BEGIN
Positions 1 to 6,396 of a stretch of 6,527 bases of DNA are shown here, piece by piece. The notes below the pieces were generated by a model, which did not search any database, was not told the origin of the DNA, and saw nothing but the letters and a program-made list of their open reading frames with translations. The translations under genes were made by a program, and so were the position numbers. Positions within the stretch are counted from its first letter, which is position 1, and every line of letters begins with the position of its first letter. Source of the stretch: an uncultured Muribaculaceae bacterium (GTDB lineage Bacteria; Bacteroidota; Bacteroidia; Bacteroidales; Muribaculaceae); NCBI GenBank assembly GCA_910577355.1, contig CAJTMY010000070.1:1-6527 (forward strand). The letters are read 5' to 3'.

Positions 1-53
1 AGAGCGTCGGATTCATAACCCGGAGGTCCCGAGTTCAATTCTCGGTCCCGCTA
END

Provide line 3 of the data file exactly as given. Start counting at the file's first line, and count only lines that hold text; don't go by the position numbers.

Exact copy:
1 AGAGCGTCGGATTCATAACCCGGAGGTCCCGAGTTCAATTCTCGGTCCCGCTA